Judgment of the Provincial Court of Malaga of October 3, 2016

The Judgment of the Provincial Court of Malaga of October 3, 2016 pronounces in relation to some screenshots with which some payments were intended to be accredited, indicating: "The screen print cannot even be assimilated to the electronic support of the bank transfers intended to be accredited, but what is most relevant for the purposes not only of its authenticity but also of its probative value is that it is a way of visualizing a unilateral act carried out by telematic means, so, given that unilateral nature, if it is challenged it is incumbent upon the party that presents it as a constituent fact of its claim to accredit the reality of the transfers,.... "In this case, the original bank documents were not provided, causing the payments not to be accredited.

Judgment of the Provincial Court of León of October 15, 2018

The Judgment of the Provincial Court of León of October 15, 2018 states, in relation to the screenshots, that it is a means of evidence admitted in law, but at the moment in which the same are challenged they lose their probative force and it is necessary to request evidence to accredit the authenticity of the same with the difficulty that this entails. In this case, we do not know if the lack of expertise of the lawyer or the impossibility of accrediting the authenticity of the documents, evidence in this sense was not requested, so, as indicated in the cited judgment, "the challenge of such evidence, which makes it incomprehensible that the defendant representation has not proposed evidence tending to accredit the attachment order and the identity of the orderer, which clearly is not inferred from the one attached by the defendant to its answer to the claim. Therefore, as regards its first claim, the claim must be upheld".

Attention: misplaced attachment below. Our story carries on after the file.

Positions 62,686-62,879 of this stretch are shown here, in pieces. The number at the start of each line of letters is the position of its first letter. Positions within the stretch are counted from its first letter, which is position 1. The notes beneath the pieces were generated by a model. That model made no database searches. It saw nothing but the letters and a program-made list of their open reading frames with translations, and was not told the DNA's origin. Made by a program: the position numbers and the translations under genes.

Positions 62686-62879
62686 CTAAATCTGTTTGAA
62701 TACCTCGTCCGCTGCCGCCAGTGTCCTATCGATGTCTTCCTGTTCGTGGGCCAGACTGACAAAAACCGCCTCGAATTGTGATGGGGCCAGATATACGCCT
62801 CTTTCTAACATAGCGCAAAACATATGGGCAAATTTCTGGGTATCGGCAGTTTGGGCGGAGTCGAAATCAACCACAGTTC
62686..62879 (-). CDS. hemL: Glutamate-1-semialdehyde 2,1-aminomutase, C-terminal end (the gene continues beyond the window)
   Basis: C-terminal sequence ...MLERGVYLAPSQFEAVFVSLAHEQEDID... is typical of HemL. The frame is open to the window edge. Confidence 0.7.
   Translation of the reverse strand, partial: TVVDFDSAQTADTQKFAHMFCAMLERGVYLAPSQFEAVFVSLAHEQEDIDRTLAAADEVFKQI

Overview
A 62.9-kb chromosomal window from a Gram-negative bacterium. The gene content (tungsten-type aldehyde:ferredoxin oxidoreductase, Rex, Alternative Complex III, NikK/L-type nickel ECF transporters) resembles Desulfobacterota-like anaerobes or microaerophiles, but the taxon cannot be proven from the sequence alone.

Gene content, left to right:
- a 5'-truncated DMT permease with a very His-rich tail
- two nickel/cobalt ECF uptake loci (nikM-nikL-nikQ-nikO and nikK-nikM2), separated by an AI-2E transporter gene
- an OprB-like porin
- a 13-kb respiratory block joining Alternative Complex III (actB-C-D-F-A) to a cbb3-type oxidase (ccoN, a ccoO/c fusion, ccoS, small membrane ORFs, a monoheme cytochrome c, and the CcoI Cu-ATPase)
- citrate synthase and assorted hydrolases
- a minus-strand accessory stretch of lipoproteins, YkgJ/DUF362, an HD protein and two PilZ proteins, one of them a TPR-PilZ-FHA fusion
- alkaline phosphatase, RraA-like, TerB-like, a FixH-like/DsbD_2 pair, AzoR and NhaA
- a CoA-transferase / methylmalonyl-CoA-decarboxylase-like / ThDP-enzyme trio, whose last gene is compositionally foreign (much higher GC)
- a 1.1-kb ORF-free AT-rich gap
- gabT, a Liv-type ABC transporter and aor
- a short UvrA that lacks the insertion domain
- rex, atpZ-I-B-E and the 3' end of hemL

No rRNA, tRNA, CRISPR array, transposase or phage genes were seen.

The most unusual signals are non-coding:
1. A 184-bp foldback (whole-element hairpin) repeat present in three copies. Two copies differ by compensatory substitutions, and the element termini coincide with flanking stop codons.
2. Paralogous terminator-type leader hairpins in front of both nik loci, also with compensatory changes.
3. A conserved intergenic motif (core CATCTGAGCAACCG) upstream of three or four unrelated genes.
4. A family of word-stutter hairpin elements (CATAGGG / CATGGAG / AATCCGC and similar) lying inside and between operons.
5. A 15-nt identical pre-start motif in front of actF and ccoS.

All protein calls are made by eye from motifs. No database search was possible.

Judgment of the Provincial Court of Alicante of October 15, 2018

Stricter is the Judgment of the Provincial Court of Alicante dated October 15, 2018, when considering that a simple screenshot has sufficient probative force to prove the allegations made: "Regarding the probative value of the screenshot". , we have already said in previous judgments that: "the claim to prove the payment of the corresponding compensation through the exclusive contribution of the colloquially known as "screenshot ", we have already said in this Ninth Section, that this is not feasible for not accrediting said documentary unilaterally preconstituted to the reality of the payment adduced."


The jurisprudence of the Provincial Courts, in view of the caution demanded by the Supreme Court in relation to digital evidence, specifically screenshots, does not eliminate the probative value of the same if they are evaluated together with the rest of the evidence. Such evidence is very fragile when it is challenged and we may face a serious problem if it is not possible to provide any means of evidence, whatever type it may be, that allows us to prove the authenticity of the document provided and this may result in the dismissal of our claims.

Updated on: 03/01/2024